Occupational and Physical Therapy Services
Occupational and physical therapy services are provided to students who, in addition to their primary disability, have additional physical needs that impair their classroom functioning. These physical needs may be the result of a known cause such as cerebral palsy, juvenile rheumatoid arthritis, progressive neurological diseases or any number of known physical disabilities. Occupational and physical therapists may suggest accommodations or modifications that can be tried in the classroom or may address remediation of deficit areas through direct treatment.
Traditionally, occupational therapists are concerned with improving fine motor skills, whereas physical therapists are traditionally concerned with improving gross motor skills, total body movement, muscle tone and coordination, balance and equilibrium.
School Psychology Services
School psychologists have specialized training in both psychology and education. They use their training and skills to collaborate with educators, parents and other mental health professionals to ensure that every child learns in a safe, healthy and supportive environment. School psychologists tailor their services to the particular needs of each child and each situation. School psychologists are typically involved in activities such as consultations, assessments, intervention, prevention, education as well as research and planning.
SESE assigns a school psychologist to work in each of the districts in the cooperative area. In addition to the services listed, they also coordinate and monitor special education placements and provide guidance in developing appropriate educational plans for students with disabilities.
School Social Work Services
School social workers have specialized training in group, family and individual counseling. They use their training to identify factors that can make school a more successful experience for students with disabilities. School social workers diagnose problems, arrange for services, counsel children in trouble and help integrate students with disabilities into the general education setting. In addition, they address problems such as misbehavior in class, socialization, learning difficulties and developmental delays.
School Social Workers also complete Social Developmental studies, attend eligibility and IEP meetings, provide consultative services to school staff, and act as a liaison between parents, schools and outside agencies. They also conduct groups to enhance social skills, motivation, and self-esteem.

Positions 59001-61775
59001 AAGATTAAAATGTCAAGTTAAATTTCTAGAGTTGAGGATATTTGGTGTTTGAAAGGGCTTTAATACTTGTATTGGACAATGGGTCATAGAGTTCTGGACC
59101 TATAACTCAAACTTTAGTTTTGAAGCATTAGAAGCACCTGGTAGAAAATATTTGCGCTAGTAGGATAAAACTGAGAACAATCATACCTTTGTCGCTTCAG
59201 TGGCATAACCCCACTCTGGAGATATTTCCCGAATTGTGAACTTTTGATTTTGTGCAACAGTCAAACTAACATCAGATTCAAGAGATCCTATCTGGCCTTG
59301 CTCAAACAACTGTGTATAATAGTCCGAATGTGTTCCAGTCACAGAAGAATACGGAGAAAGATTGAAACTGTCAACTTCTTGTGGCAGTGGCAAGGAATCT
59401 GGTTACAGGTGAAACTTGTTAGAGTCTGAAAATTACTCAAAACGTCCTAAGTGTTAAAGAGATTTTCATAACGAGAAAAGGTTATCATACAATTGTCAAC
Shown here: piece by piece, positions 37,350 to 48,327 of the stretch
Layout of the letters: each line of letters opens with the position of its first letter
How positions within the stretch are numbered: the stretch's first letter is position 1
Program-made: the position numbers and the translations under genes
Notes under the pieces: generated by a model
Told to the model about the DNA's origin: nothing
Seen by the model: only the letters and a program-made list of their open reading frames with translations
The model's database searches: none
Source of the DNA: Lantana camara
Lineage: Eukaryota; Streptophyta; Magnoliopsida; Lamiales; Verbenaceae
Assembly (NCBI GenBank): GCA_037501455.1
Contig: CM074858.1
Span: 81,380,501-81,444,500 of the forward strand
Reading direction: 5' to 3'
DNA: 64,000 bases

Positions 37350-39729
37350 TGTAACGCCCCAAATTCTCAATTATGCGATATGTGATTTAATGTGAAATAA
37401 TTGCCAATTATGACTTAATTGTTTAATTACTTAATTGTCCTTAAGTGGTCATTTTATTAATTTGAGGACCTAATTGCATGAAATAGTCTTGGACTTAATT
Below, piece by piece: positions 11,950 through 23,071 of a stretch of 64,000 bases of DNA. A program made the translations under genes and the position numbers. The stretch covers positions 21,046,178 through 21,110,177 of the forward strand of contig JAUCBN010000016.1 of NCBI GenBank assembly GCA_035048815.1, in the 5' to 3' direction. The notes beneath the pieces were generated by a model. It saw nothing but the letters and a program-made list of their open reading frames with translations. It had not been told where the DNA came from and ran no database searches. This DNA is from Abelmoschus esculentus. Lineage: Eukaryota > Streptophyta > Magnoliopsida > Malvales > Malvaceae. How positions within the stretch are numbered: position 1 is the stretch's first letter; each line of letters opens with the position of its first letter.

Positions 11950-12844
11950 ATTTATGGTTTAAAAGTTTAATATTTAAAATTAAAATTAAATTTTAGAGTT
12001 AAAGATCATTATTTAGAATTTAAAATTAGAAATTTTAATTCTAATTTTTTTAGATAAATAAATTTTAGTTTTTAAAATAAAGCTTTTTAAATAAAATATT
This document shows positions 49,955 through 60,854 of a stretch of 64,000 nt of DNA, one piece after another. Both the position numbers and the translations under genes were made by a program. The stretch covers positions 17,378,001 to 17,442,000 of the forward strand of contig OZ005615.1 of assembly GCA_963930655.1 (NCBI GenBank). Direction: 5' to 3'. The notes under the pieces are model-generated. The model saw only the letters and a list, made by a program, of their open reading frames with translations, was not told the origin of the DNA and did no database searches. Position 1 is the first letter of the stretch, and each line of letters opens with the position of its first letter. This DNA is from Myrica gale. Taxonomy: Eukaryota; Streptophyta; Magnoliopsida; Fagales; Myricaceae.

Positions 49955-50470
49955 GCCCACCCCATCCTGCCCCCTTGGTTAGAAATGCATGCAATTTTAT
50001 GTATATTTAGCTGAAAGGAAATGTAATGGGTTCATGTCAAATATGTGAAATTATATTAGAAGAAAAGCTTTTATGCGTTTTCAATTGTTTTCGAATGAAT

SESE assigns a school social worker to work in each district in the cooperative area. In addition to the services listed above, school social workers provide insights into how children develop socially and provide much needed assistance to the students served by SESE.
Speech and Language Pathology Services
Speech-Language pathologists have specialized training in servicing students with speech and language impairments. They are typically involved in activities such as prevention, identification, evaluation, treatment and rehabilitation of communication disorders. These services can be provided to students individually or in small groups.
SESE Speech-Language Pathologists serve students in ECE, Moderate/Severe Intellectual Disability, Emotional Disability, and Autism self-contained classrooms. Speech-Language Pathologists are also involved in augmentative communication and innovative techniques in communication facilitation with students with severe communication delays and autism.
The goal of SESE speech pathologists is to provide individualized services for children whose speech and/or language skills interfere with his/her ability to learn in the classroom or communicate with others.
Transition services are provided for each student with a disability beginning at age 14 1/2. Teachers, counselors, and the SESE staff work with each student and his/her family to identify an employment goal, secondary education plans and where appropriate, independent living skills. Educational instruction, experiences, programs and assessments are provided that determine and relate to these future goals.
SESE employs one Pre-Vocational Coordinator that works with approximately 90 students in the Secondary Transition Employment Program (STEP). Two Job Coaches are employed to assist in the procurement of job sites as well as instructing and monitoring the development of specific job skills.
Prior to exiting the school system, students and families are assisted in making linkages to service providers and agencies available to assist adults with disabilities.